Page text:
6. Lol, I remember back in the day a game reviewer in a local magazine theorized that Raven added some optimizations to the engine in Heretic since it was smoother on the reviewer's system than Doom 2, and even congratulated them for this supposed feat. I always thought that was bullshit (I knew the engine was *older* than in Doom 2, and on my system there wasn't really any noticeable difference in scenes of similar complexity), but this explains it well. (also, isn't the LoS algorithm used by eg. enemies looking for the player faster in <=v1.2 as well, after all? only learned about that one years later...)
  7. Yes, the id Anthology situation came to my mind as well. I don't even know anymore if they sold any DOS v1.1 (1.1r1 or 1.1r2) CDs at all... I was sure I had 1.1 on CD, but my own CD is also 1.0. I had not looked at the disc in a long time, I got it for christmas when I was barely 10 years old and it's actually in a quite sorry condition nowadays. :P I did remember downloading the 1.0 to 1.1 patch from a BBS and being disappointed about how they removed the trick to skip the castle hub almost entirely... but I also wasn't sure if I got an illicit copy of 1.0 from someone before pestering my parents to get the game for me, perhaps after losing said copy due to bad floppy disks, or just for the CD audio tracks (since I was stuck with a FM only soundcard). All the CD images I've found from the Internets so far either have the same v1.0 files on the first track (1.0r1 as loose exe file, 1.0r2 inside installer's archive), or they're Hexen 95 CDs which also have 1.1r1 for DOS as loose files (the old DeICE installer has been completely replaced with a simple batch file). edit: checked out a few more and it's still only v1.0s and Hexen95 + 1.1r1s, I give up. also, the MJ3 files are identical(!) between the Quake shareware CD and the newer games/ftp, so they must all contain the same version (and use the same obfuscation method) even though the shell was updated so that keys from the old keygen cannot make it deobfuscate the MJ3s anymore... but this is getting off-topic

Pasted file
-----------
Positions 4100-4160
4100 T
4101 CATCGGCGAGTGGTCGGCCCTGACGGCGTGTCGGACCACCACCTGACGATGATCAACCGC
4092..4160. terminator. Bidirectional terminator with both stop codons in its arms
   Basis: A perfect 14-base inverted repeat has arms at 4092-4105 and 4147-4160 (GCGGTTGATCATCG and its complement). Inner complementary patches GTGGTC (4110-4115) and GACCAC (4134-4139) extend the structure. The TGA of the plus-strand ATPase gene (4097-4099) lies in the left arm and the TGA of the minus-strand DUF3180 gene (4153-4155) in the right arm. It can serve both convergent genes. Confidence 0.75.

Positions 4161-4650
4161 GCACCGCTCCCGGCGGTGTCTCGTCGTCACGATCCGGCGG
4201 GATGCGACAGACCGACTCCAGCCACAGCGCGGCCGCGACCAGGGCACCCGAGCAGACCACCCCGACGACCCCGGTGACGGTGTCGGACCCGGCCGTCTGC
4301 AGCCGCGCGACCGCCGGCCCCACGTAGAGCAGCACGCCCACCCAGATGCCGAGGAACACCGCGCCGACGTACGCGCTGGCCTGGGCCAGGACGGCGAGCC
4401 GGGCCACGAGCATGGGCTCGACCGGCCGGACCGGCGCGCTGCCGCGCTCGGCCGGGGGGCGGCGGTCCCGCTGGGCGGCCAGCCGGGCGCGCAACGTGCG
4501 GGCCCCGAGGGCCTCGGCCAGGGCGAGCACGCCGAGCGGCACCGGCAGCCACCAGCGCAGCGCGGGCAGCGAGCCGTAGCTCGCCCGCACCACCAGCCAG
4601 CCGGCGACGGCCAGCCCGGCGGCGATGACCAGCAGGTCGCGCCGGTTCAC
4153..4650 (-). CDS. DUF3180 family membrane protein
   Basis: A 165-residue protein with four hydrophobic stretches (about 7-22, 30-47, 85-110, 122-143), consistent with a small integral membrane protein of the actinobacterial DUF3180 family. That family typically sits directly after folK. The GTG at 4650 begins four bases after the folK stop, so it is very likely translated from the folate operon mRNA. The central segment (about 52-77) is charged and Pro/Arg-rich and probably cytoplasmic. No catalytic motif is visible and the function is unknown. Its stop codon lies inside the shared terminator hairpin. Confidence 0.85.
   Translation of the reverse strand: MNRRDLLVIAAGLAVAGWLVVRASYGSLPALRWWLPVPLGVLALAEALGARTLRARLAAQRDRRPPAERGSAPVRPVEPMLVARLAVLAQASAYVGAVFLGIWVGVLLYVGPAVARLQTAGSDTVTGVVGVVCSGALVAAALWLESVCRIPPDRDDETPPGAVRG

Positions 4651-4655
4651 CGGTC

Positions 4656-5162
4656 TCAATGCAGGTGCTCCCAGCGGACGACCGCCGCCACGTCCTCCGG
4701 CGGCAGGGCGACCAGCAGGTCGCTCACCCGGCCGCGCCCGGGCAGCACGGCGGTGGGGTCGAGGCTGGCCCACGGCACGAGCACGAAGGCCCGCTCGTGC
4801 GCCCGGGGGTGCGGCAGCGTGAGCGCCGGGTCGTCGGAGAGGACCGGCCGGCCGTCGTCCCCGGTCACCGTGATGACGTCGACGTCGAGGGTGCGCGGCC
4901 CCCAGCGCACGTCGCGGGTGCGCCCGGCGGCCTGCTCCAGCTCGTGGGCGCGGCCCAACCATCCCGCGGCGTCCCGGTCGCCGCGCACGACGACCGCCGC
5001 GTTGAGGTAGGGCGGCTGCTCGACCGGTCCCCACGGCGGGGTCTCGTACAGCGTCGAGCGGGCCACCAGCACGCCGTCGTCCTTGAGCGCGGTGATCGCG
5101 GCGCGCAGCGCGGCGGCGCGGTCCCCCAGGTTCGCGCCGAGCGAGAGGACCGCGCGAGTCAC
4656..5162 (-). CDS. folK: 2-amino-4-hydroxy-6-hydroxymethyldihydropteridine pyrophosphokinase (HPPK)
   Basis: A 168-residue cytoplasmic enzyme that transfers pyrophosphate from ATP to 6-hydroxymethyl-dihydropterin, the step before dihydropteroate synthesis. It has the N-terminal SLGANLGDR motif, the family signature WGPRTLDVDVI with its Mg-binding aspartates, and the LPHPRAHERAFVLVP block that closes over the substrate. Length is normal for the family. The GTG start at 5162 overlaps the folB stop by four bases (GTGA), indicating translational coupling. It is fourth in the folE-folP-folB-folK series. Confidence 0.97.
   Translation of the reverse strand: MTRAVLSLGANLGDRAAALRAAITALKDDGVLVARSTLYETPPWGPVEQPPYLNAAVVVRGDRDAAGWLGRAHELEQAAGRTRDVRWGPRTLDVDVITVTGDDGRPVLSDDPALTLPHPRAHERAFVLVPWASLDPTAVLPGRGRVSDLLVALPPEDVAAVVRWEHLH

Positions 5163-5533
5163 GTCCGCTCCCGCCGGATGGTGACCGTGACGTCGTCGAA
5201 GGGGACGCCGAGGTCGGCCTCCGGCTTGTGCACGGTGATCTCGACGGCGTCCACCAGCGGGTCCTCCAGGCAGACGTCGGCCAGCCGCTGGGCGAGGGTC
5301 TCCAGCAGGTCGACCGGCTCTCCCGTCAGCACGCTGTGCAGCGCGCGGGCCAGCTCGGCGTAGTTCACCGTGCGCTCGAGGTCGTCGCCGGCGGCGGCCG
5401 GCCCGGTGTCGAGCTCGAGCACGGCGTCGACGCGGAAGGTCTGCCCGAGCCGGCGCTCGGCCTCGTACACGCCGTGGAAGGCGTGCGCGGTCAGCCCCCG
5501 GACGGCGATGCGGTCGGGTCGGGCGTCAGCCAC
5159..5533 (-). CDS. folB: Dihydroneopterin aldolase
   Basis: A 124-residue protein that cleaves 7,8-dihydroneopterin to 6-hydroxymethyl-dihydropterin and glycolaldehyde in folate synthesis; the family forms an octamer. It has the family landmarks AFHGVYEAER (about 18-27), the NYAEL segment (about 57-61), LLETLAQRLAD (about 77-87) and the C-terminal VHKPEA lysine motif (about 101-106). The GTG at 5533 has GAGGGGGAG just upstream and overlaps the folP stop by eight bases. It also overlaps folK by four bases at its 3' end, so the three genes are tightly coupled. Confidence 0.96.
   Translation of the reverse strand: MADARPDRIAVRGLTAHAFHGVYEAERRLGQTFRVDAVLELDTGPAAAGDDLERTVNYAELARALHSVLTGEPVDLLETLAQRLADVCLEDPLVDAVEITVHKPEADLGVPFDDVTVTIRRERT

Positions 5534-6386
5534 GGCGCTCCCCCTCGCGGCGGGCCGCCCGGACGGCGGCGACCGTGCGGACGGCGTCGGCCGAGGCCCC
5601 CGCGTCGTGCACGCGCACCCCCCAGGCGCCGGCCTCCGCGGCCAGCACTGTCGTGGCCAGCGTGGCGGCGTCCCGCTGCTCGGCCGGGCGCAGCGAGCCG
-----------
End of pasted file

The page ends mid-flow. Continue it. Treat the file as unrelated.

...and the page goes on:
8. "broken" might be a bit of an overstatement actually. :P The only bug that got fixed in v1.1r2 vs. v1.1r1 is quite minor: breaking suits of armor could spawn monsters even if -nomonsters was specified on command line. There is more talk in this older thread here. I have not personally bought the game on GOG, but I just extracted a GOG Hexen installer I managed to find from somewhere and it contains the older v1.1r1 hexen.exe. It may not be the current version of GOG's installer though, since I didn't actually get it from GOG themselves. If you want to check your own hexen.exe version in Windows (Vista or newer), you can use certutil on command line certutil -hashfile hexen.exe SHA1 note: if it says unknown algorithm, make sure you typed SHA1 in allcaps ("sha1" doesn't work in Win7 but MS fixed that some time after Win7) Here are SHA1 hashes for all known non-beta, full version hexen.exes: hexen.exe v1.0r1: 8efd52454de3ca04e14e7ca6f6ac7d25bf7a1d69 hexen.exe v1.0r2: 4bc2504d53b06244a7c043bf9a4c7ccfcd87f066 hexen.exe v1.1r1: b0b99b13a2d4f7987d1e918e2289deb9c421e561 hexen.exe v1.1r2: 049bb269018a79a090cb37171c554cfd89a1c42b ...I've been going through different Hexen CD images from the Internets, and also dug up my own original CD from the 1990s (a GT UK/Euro release). Guess what? None have 1.1r2, not inside the installer archive nor as loose files on the CD. :D When I made that first post I was actually working with a decrypted DeICE installer from the old Quake shareware CD you could buy an unlock key for (or use the widespread keygen...). That installer contains 1.1r2. All the v1.0 CDs I've seen have 1.0r1 as a loose file on the CD (meant for running the game from CD without installing to hard drive), but 1.0r2 inside the DeICE installer's archive. This is why I (mistakenly) assumed any v1.1 DOS Hexen CD-ROMs would have 1.1r2 inside the installer archive, and 1.1r1 as a loose hexen.exe or zcdhex.exe file. By the way, the official 1.0 to 1.1 update generates hexen.exe 1.1r1. Now I actually don't know anymore if you could get 1.1r2 any other way than installing it from the TestDrive encrypted "idstuff" installer they put on the Quake shareware CD (or from the "idouts" installers with updated encyption updated TestDrive "shell" they put on rereleases of some of their other games and at their ftp server). Also, the only floppy images I've found from the Internets so far contain a DeICE installer with the 1.0r1 exe, and the official 1.0 to 1.1 upgrade patch that's on idgames and cd.textfiles.com doesn't work with that executable! Only 1.0r2! I don't think there was ever any official patch from 1.0r1 to 1.0r2... Perhaps those who bought this version could have worked something out by contacting id/GT?